On Thursday, the BOT and FSU bargaining teams met for the second session of the week, this time to discuss the UFF proposal on Article 13 Layoff and Recall. You can read the proposal here.
The key issue is the definition of “layoff unit,” and the UFF has proposed that it be a person’s tenure or administrative home, which is the unit a faculty member was hired into, which appears in the University’s official Bargaining Unit Member List. If a person has transferred into a different unit, the transfer must have been accomplished well before any layoff situation. A layoff unit may also be a subdivision of a tenure or administrative home that comprises an established area or school.
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This is a busy week for bargaining, and on Monday the BOT and the UFF team met for Impact Bargaining regarding the Covid-19 Pandemic. We will meet again this Thursday at 10:00 to discuss Layoffs and possibly Impact Bargaining, as well.
The UFF team had made an initial Impact Bargaining proposal a couple of weeks ago, the BOT responded, and on Monday the UFF presented its response, which you can read here. This version shows the BOT language (blue) and the latest UFF language (red). Yellow highlighting shows wording that the teams had agreed to in the Spring MOU.
Our proposal differs from the BOT’s in two main ways. The first is that we want all faculty members working remotely to have the explicit right to take care of their children and dependents during the emergency. Their language had elided the issue, simply stating that faculty working remotely should establish a schedule so that they may meet their work obligations and their family obligations. The second is that for faculty who must report to work, we want exemptions for those with a health vulnerability or who are caring for or living with someone who has a health vulnerability. Their language had pointed to a series of modifications faculty who have “high-risk concerns” may request, including remote work, options for physical distancing, alternative work locations, reassignment, modified or flexible schedules, and/or the use of personal leave. The problem as we see it is that whereas a faculty member might seek remote work, the administration might instead permit, for example, only physical distancing and personal leave. Their wording also leaves unclear what constitutes a “high-risk concern,” whereas we would like a clear statement that includes living with a person with a health vulnerability.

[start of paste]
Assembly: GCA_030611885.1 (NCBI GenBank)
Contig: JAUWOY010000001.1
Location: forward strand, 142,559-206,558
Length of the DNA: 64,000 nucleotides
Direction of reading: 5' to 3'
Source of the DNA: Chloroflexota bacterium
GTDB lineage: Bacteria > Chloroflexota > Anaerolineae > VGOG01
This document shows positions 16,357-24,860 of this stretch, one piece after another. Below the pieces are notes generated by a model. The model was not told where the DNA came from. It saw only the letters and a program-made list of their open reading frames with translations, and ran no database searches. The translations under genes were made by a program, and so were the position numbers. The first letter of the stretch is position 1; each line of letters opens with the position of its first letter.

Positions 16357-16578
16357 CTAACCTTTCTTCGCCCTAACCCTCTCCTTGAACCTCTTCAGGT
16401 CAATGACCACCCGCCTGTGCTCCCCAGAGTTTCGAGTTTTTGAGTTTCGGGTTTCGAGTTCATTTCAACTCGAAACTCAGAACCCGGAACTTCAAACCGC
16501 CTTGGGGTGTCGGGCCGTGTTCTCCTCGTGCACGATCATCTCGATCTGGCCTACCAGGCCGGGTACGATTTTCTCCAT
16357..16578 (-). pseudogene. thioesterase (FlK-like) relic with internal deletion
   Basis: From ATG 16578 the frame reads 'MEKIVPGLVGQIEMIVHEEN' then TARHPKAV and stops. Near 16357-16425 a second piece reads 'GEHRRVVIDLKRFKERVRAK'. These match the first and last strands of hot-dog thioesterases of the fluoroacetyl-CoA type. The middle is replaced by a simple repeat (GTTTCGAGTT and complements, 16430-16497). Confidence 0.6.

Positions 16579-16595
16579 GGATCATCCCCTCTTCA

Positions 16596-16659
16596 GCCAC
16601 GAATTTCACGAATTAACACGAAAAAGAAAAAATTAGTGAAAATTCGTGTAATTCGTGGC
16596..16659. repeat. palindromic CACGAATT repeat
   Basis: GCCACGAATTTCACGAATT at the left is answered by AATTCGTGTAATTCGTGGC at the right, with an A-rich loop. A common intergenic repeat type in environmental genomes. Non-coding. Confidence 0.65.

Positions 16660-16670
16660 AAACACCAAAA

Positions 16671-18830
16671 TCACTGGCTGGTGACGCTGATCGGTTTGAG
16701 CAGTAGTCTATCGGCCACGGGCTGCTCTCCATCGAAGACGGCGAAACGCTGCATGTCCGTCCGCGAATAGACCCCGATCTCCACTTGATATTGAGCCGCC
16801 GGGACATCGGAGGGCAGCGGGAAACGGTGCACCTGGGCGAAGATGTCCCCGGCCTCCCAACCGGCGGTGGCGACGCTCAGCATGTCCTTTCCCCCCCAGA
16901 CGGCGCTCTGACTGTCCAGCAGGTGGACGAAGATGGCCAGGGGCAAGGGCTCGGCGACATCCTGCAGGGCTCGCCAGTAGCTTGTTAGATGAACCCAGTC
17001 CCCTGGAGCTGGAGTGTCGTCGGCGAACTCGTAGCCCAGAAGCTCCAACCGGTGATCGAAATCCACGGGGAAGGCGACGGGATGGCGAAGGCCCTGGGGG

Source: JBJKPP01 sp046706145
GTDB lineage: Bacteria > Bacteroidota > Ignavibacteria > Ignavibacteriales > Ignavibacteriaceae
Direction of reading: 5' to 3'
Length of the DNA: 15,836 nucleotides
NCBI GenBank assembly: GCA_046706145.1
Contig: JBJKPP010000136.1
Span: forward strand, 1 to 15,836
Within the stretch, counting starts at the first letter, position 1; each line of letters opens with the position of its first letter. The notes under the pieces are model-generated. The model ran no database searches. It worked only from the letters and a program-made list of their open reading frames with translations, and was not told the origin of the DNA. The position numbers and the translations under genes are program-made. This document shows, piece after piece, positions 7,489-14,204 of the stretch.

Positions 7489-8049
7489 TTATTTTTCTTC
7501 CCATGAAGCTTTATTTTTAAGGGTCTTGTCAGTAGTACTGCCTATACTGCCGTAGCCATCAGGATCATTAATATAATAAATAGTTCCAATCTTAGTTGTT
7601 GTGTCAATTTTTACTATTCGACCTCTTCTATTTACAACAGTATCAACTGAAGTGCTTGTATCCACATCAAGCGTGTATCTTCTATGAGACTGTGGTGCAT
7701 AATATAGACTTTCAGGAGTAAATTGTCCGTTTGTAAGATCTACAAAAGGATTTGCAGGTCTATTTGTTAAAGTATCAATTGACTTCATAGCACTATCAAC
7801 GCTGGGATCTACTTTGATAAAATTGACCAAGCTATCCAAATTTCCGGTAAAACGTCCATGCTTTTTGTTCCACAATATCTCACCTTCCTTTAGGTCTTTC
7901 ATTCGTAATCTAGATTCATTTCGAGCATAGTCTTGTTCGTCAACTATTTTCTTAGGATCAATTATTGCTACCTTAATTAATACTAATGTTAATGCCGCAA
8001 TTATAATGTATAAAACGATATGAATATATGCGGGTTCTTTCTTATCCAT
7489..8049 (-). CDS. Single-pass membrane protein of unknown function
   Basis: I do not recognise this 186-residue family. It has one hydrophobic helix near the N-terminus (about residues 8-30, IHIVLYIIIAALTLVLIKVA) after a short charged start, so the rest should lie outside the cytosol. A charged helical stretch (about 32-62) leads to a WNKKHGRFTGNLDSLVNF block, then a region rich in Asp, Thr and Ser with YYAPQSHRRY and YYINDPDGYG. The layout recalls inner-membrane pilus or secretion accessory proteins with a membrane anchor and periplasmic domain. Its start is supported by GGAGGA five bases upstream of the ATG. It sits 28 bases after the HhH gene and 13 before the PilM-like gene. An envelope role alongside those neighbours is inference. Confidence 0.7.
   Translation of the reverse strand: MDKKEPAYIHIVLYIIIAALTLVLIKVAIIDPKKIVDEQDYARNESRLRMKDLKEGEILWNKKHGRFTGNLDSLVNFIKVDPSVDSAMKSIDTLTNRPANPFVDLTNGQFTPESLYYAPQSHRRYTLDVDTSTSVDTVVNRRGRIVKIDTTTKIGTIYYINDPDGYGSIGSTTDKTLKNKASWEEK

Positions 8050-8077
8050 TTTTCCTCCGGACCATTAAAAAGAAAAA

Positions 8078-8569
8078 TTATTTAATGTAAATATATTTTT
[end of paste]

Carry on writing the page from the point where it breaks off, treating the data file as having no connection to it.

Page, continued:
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We have two bits of news to report from this week’s bargaining. The main topic was the BOT’s counterproposal on Article 13, Layoffs. The teams also agreed to sign a Memorandum of Agreement guaranteeing that Promotion increases and Sustained Performance Increases will go through in early August, regardless of the status of on-going negotiations.
Guaranteed Promotion and SPI raises are great news that will allow many faculty to heave sighs of relief. Unfortunately, the BOT proposal on the Layoffs and Recall article will not have the same effect.
You can find that proposal here. While this document does not show changes from the UFF’s most recent proposal because the BOT did not use traditional legislative markup style (track changes), we will provide that version upon request. It’s clear that the BOT responded to none of our proposals but instead rewrote the article from scratch to include only their desired terms. Below we summarize three key differences between the BOT proposal and the language that has been in place for years.
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The FSU-BOT team and the UFF-FSU teams met on Wednesday to continue regular bargaining. The main topic was the MOU on the Pilot Tuition Scholarship Program for Dependents and Spouses. Both sides are pleased to announce that we reached agreement!
This MOU offers major improvements over the version we had agreed to for the past two years. Now, instead of applying only to children of a faculty member, it covers a spouse, as well, and instead of paying only for undergraduate tuition, it also pays for graduate tuition. You can read the agreement here.
This revised program is a boon to many current faculty members and also will be a selling point to job candidates considering our job offers.
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Last Tuesday, the U.S. Department of Homeland Security and U.S. Immigration and Customs Enforcement issued new federal guidelines barring international students from staying in the United States if they attend online-only courses this fall. The guidelines mandate that any international students who are enrolled in online-only courses either transfer to in-person courses or risk “immigration consequences including, but not limited to, the initiation of removal proceedings.”
This policy is not motivated by concern for our students, but rather by political considerations. It is reckless, guileless, and careless. It will endanger the physical safety and well-being of not only our international students but also our domestic students if classes are required to be in-person this fall.
Florida State University has demonstrated throughout this crisis that they are leaders in preserving student, faculty, and staff safety. If this policy is left unchallenged, many of our international students will be forced to discontinue their education at FSU. International students who teach classes, run labs, grade papers, and collaborate with faculty on important research would be eliminated. With the fall schedule already in place, the loss of these students would be an administrative nightmare.
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